Supplements versus Vitamin Rich Foods

Supplements versus Vitamin Rich Foods

Supplements versus Vitamin Rich Foods

According to the Food Standards Agency drivers for food supplement consumption are both rational and emotional: Most people say that they take day-to-day supplements (e.g., mainstream vitamins and oils) to maintain or improve their overall health and give them a ‘boost’, or to replace lost nutrients due to diet, age or a health condition. By taking supplements, consumers also feel that they are taking control over their health and bodies by doing something proactive e.g., to combat the decline due to age. Many consumers acknowledge that they take supplements as a force of habit and that they do not know if they are making any difference – but that because such products were viewed as being fairly benign, it was better to be safe than sorry.

The NHS says most people do not need to take vitamin supplements and can get all the vitamins and minerals they need by eating a healthy, balanced diet.

Vitamins and minerals, such as iron, calcium and vitamin C, are essential nutrients that your body needs in small amounts to work properly.

Many people choose to take supplements but taking too much or taking them for too long could be harmful. The Department of Health and Social Care recommends certain supplements for some groups of people who are at risk of deficiency.

Following slow and steady growth in 2019, the vitamins and supplements market is predicted to see a five-year record rise in value of 9% in 2022, reaching £494 million as health-conscious Brit’s dose-up their vitamin intake.

The craze sweeping the States is Vitamins administered intravenously. Whilst there are many pros – effects are seen sooner, energy boosting, can help with headaches for example there is a risk of overdose, and this is only a quick fix.

It is thought that people in the northern hemisphere are lacking Vitamin D. Here are just some foods that are naturally rich in Vitamin D –

- Choosing eggs from chickens that are raised outside

- Salmon

- Canned tuna

- Mushrooms

- Citrus fruits

- And of course, orange juice

Some foods that are a natural source or vitamins

(According to Harvard Health)

Vitamin B’s – Ham, Watermelon, Milk, Cheese, Yoghurt, Poultry, Fish, Broccoli, Bananas, Avocado, Spinach, Asparagus

Vitamin A – Beef, Eggs, Sweet Potatoes, Carrots

Vitamin E – Whole Grains, Vegetable Oils, Nuts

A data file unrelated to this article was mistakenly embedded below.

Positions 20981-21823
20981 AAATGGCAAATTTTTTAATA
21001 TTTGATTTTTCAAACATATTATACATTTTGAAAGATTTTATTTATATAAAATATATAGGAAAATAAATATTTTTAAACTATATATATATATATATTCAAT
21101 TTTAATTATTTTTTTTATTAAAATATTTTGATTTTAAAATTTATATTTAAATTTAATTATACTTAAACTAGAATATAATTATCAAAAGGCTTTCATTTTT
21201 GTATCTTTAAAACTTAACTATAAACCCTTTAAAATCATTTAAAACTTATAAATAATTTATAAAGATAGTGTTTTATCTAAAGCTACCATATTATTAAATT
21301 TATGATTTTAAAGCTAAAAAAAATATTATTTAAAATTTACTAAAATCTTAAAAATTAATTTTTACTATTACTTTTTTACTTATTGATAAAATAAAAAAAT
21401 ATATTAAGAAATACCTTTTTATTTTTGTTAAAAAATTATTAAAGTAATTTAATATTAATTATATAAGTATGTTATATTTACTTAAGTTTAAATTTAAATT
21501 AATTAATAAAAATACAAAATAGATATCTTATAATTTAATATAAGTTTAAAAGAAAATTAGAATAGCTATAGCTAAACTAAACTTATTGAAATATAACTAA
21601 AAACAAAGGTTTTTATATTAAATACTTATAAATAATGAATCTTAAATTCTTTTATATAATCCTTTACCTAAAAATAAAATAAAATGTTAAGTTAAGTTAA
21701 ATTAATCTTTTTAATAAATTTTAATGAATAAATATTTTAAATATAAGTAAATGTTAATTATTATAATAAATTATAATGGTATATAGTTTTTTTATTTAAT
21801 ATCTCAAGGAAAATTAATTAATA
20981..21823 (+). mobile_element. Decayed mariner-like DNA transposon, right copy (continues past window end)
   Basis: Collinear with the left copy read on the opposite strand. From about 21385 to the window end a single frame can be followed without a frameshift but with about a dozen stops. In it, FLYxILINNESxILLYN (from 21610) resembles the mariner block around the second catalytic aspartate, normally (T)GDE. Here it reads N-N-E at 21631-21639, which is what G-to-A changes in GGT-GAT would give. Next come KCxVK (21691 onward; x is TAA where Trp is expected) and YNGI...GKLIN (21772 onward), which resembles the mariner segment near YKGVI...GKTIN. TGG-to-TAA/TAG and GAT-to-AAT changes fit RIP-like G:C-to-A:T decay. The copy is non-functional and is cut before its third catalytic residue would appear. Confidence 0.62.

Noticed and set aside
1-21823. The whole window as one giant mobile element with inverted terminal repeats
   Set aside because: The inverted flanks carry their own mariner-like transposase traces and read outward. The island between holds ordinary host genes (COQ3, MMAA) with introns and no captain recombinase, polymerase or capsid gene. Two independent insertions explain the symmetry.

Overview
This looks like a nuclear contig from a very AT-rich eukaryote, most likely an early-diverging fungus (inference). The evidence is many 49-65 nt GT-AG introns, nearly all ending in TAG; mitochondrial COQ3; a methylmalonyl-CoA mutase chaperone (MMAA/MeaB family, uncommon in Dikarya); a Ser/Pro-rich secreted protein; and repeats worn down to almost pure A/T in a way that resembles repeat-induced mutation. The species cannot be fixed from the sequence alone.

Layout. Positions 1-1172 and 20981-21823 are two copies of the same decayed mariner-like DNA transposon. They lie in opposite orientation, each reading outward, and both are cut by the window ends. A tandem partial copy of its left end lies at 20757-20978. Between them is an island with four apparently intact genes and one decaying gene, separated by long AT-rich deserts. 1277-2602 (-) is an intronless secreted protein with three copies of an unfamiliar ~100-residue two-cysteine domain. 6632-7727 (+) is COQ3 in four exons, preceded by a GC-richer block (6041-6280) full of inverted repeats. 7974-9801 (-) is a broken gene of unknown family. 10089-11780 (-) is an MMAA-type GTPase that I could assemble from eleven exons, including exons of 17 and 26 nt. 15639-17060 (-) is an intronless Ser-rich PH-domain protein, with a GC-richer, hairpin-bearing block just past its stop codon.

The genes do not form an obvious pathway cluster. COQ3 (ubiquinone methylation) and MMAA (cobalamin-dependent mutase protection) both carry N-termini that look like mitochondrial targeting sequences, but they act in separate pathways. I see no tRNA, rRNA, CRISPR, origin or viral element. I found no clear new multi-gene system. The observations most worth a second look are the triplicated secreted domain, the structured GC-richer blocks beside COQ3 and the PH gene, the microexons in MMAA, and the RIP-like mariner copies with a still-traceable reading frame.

Vitamin K – Eggs, Kale, Milk

Chorizo-Stuffed Pork Tenderloin from Eating Well

· 1 10-ounce/280g package frozen spinach, thawed and squeezed dry

· ½ cup/114g shredded smoked or extra-sharp Cheddar cheese

· 2 ounces/56g Spanish chorizo or hard salami, finely chopped or replace the chorizo with tofu and season in paprika

· ½ teaspoon salt, divided

· 3 cloves garlic, minced

· 2 tablespoons extra-virgin olive oil, divided

· 1/4 pound/115g pork tenderloin, trimmed or replace the pork with aubergine or lentils

· ¼teaspoon freshly ground pepper


- Preheat oven to 450 degrees F.

- Combine spinach, cheese, chorizo (or salami) and 1/4 teaspoon salt in a bowl. Combine garlic, 1 tablespoon oil and the remaining 1/4 teaspoon salt in another bowl; set aside.

- To butterfly the tenderloin, lay it on a large cutting board. Holding the knife blade flat and parallel to the board, make a lengthwise cut through the centre of the meat, stopping short of the opposite edge so that the tenderloin remains in one piece. Open as you would a book. Cover with cling film. With a meat mallet, rolling pin or heavy pan, pound the pork to an even 1/4-inch thickness.

- Spread the spinach mixture in the centre of the pork, leaving a 1-inch border all around. Starting at a long side, roll up the pork to enclose the filling. To keep the stuffing from falling out during roasting, fold in about 1 inch of the two short ends as you roll. Tie kitchen string firmly lengthwise around the roast to secure the two ends, then tie it crosswise at 2-inch intervals.

- Heat the remaining 1 tablespoon oil in a large ovenproof skillet over medium-high

heat. Reduce the heat to medium and lightly brown the pork on all sides, 4 to 6 minutes total. Brush the top with the reserved garlic mixture; season with pepper. Transfer the pan to the oven and roast the pork until an instant-read thermometer inserted into the thickest part registers 145 degrees F, 15 to 20 minutes. Let rest on a clean cutting board for 5 minutes before slicing.

What is the ONE food you will add to your diet and replace a supplement?

Please be advised that the information in this blog is suggestions. If you have deficiencies or are under doctor/medical advice, please seek guidance before making any changes

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